Recovery funding for culture in County Durham
A music education service and some of County Durham's most popular arts venues have been awarded more than £800,000 to help sustain their future.
DMS, which is partly funded by the council, Darlington Borough Council and Arts Council England, will use the funding to continue to deliver high quality music education in County Durham and Darlington.
In addition to this, we have been awarded £249,500 to support our arts venues, including Gala Durham, Bishop Auckland Town Hall and Consett Empire.
Investing in our arts venues
All three of these venues closed to visitors in March, as a result of Government restrictions to help prevent the spread of coronavirus. A new café at Bishop Auckland Town Hall has since opened with covid-secure measures in place, but the remainder of the venue, along with the Gala and Empire will remain closed until at least the New Year. During this period, the refurbishment of Bishop Auckland Town Hall and the Empire has been completed and scheduled improvements to the Gala have been brought forward to ensure the best and safest possible experience for theatregoers when the venue reopens.
The Culture Recovery Fund grant, which is being delivered by Arts Council England, will allow us to build upon this work and secure and reposition the future of our arts venues in the wake of the pandemic. This includes work on business development, programming, marketing and attracting new audiences.
Boost for culture
The council and DMS are among a variety of cultural venues and services in the region set to benefit from the fund, with other County Durham recipients including Beamish Museum, Ushaw College, The Witham, National Youth Choirs of Great Britain and Regeneration NE CIC.
Cllr Joy Allen, our Cabinet member for transformation, culture and tourism, said: "The arts sector has been severely impacted by the coronavirus pandemic and we welcome this funding from the Government. It is urgently needed to ensure our treasured theatres, museums and cultural organisations can overcome the challenges of the pandemic and safeguard the thousands of jobs they support. This funding will help secure our work with communities, artists and the creative industries in the county, and develop relevant programmes both within and beyond the venues."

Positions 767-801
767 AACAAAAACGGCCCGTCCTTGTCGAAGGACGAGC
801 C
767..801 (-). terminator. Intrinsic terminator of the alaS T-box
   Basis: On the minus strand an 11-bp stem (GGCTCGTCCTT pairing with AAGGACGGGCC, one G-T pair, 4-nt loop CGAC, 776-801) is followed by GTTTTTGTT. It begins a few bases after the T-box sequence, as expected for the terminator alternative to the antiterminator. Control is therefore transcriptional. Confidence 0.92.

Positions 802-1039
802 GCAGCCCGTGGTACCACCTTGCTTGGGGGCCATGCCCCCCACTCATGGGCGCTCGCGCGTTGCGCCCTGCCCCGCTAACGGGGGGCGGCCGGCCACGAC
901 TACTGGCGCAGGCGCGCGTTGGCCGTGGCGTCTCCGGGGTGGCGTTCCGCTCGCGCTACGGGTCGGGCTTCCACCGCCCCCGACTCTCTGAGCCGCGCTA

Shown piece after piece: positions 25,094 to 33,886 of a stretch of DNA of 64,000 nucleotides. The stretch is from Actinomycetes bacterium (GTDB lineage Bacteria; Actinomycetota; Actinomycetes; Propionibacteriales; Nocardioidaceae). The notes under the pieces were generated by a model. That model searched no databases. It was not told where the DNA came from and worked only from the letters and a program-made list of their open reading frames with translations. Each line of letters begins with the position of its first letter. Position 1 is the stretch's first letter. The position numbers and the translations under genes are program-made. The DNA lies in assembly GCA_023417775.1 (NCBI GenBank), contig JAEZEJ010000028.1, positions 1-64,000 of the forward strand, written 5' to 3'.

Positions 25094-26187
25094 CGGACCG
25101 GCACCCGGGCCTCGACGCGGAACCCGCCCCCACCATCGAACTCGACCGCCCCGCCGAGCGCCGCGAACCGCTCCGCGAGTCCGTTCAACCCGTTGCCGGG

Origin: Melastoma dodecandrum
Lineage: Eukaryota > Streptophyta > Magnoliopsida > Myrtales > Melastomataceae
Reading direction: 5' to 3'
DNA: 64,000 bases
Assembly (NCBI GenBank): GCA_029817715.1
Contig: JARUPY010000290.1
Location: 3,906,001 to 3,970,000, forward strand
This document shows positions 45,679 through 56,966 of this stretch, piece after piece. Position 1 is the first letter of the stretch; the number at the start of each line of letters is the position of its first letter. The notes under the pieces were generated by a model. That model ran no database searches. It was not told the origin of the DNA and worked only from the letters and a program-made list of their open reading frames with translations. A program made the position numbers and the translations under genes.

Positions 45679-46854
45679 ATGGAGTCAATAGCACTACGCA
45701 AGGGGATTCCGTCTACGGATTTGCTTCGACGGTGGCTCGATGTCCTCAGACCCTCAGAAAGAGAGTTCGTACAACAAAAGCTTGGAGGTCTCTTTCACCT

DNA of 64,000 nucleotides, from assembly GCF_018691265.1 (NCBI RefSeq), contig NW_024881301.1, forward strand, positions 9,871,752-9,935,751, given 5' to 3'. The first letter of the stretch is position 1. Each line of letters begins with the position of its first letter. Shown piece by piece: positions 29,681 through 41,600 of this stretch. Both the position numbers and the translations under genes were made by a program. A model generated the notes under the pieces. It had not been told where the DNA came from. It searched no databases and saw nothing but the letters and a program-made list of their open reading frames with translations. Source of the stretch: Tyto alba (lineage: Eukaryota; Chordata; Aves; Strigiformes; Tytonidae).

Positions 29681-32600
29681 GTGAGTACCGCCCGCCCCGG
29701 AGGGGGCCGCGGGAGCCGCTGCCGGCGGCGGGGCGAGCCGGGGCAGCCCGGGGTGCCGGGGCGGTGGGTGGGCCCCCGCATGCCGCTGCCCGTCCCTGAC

"What's more, tourism is set to play a vital role in our region's recovery from the pandemic and a diverse and vibrant cultural offer is key to attracting visitors, as well as enriching the lives of our residents."
Adapting its approach
DMS has also had to adapt its services due to the pandemic. In normal circumstances, it provides small group lessons to more than 4,000 primary and secondary school pupils across County Durham and Darlington per week. It also delivers whole school sessions, which see 18,000 young musicians try their hand at everything from brass and woodwind, to singing and the ukulele.
During the lockdown, it used video conferencing technology to move these services online, as well as filming and uploading fun-filled music videos on its YouTube channel. Since children returned to school in September DMS has returned to safe face-to-face teaching, as well as online delivery and developing new initiatives such as the Virtual Music Centre, the 15mins of Music and Bumps to Babies programmes and a new music technology course.
A sense of continuity
Cllr Olwyn Gunn, our Cabinet member for children and young people's services, said: "The quick actions of the DMS team to move its lessons online during the lockdown provided a much-needed sense of continuity to children at an uncertain time. Creating and listening to music can also benefit our mental health and I know the videos the team produced meant a great deal to hundreds of County Durham families.
"The coronavirus continues to challenge us and we are doing all we can to support schools, children and their families during this difficult period. I am delighted DMS has received this funding, which will allow it to continue making a positive difference to the lives of children and young people."
Michael Summers, head of DMS, said: "To be awarded this funding is fantastic news. Everyone in the team has worked incredibly hard, pulling together to ensure that the musical education of young people does not suffer despite the challenges that we all face. We have responded quickly and effectively to the differing needs of the sector and this funding will help to ensure that we can continue to deliver the high-quality education that we pride ourselves on."
For more information about DMS visit the Durham Music Service website.